Donald Trump calls Turkey's president to congratulate him on winning referendum

Hundreds of 'No' supporters gather in Istanbul's streets, chanting 'thief' and 'murderer'

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Donald Trump has called Turkey's President Recep Tayyip Erdogan to congratulate him on his victory in a referendum granting him extended new powers, sources in Mr Erdogan's palace have said.

Turkey voted on Sunday to introduce a raft of constitutional changes that mean Turkey's parliamentary democracy can be replaced with an executive presidency, greatly increasing Mr Erdogan's powers. Unofficial results, which the opposition said it would challenge, showed a narrow victory for him with 51.4 per cent of votes cast in favour.

The vote allows Mr Erdogan the ability to stay in power until at least 2029 — since he will have the chance to run for re-election in 2019 and potentially serve two five-year terms.

Turkey's president Recep Erdogan wins referendum to greatly expand powers

Shortly after the results were announced, Mr Erdogan renewed suggestions the country could hold a referendum on reinstating the death penalty.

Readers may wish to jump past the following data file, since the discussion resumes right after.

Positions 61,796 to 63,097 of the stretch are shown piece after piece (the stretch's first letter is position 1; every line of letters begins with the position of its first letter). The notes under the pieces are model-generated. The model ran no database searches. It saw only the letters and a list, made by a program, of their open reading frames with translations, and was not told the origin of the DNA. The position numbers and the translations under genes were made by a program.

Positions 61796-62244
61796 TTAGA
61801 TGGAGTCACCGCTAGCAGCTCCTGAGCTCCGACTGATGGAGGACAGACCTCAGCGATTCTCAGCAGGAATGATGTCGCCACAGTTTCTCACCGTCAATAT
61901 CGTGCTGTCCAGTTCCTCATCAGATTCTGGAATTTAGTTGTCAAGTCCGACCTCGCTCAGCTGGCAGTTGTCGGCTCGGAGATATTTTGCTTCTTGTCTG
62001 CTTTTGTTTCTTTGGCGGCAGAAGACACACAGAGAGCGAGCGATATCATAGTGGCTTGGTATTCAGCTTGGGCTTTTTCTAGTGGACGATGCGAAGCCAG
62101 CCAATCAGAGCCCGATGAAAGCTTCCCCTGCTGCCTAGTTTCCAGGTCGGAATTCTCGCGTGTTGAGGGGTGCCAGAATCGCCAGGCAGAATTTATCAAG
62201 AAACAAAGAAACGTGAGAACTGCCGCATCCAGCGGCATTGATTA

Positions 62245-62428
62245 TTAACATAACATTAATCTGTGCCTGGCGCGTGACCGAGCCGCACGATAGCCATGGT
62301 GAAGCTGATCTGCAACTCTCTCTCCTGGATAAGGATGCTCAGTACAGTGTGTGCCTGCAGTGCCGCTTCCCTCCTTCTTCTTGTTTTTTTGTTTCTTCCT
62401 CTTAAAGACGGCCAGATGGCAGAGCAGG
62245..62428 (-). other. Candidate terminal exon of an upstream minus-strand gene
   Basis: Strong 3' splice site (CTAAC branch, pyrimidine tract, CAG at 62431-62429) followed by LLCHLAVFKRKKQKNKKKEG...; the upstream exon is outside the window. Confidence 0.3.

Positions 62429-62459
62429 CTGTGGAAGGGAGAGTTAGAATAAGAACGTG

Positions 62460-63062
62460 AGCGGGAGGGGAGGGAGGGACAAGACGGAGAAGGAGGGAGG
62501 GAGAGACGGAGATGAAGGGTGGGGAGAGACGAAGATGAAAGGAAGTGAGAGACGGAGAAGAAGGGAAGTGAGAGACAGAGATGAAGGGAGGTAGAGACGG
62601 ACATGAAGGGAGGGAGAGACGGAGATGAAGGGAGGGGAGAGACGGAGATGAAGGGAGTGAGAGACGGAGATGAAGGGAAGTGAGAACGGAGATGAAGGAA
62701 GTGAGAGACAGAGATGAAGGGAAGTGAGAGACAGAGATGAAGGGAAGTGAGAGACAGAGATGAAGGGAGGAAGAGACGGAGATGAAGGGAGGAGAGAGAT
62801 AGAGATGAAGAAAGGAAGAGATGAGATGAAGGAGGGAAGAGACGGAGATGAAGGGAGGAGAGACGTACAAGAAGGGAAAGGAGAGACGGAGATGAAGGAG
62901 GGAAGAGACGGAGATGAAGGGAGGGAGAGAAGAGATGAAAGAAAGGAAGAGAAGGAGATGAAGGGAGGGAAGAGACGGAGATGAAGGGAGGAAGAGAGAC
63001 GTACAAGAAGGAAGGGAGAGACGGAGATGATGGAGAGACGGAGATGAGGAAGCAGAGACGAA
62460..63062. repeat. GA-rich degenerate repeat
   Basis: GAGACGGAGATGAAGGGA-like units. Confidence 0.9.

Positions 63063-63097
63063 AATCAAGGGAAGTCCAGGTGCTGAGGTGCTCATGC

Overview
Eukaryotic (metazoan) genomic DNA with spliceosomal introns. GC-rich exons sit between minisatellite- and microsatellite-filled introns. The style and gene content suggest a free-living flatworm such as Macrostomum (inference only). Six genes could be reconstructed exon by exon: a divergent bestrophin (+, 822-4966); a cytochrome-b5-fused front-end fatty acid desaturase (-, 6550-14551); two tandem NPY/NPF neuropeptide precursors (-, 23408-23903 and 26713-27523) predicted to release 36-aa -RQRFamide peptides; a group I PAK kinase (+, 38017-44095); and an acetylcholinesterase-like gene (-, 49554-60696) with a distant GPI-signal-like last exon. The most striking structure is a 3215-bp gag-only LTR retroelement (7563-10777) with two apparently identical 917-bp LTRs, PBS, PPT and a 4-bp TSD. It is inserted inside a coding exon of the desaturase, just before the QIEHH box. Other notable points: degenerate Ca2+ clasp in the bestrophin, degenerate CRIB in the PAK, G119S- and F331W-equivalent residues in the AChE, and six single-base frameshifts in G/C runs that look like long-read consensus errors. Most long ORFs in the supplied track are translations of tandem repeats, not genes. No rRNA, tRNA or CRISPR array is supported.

In Istanbul, hundreds of “No” supporters demonstrated in the streets on Monday, chanting “thief, murderer, Erdogan” and banging pots and pans. 

“We are protesting today because the results announced by the government are not the real ones. Because actually the 'no' we voted won. But the government is announcing it as 'yes' has won,” Damla Atalay, a 35-year-old lawyer, said of the voting irregularities. 

Mr Erdogan was unfazed by the criticism as he spoke to flag-waving supporters in the Turkish capital, Ankara. 

“We have put up a fight against the powerful nations of the world,” he said as he arrived at the airport from Istanbul. “The crusader mentality attacked us abroad. We did not succumb. As a nation, we stood strong.” 

In a speech before a large crowd at his sprawling presidential palace complex, Mr Erdogan insisted Turkey's referendum was “the most democratic election... ever seen in any Western country” and admonished the OSCE monitors to “know your place.” 

The increasing polarisation of Turkish society has long worried Turkey observers, who note the dangers of deepening societal divisions in a country with a history of political instability. 

The referendum was held with a state of emergency still in place, imposed after an attempted coup in July. About 100,000 people have been fired from their jobs in the crackdown that followed on supporters of a US-based Islamic cleric and former ally Mr Erdogan who the president blamed for the attempted putsch. Tens of thousands have been arrested or imprisoned, including lawmakers, judges, journalists and businessmen. 

On Monday, the country's Council of Ministers decided to extend the state of emergency, which grants greater powers of detention and arrest to security forces, for a further three months. It had been due to expire April 19. The decision was to be sent to parliament for approval. 

Associated Press and Reuters contributed to this report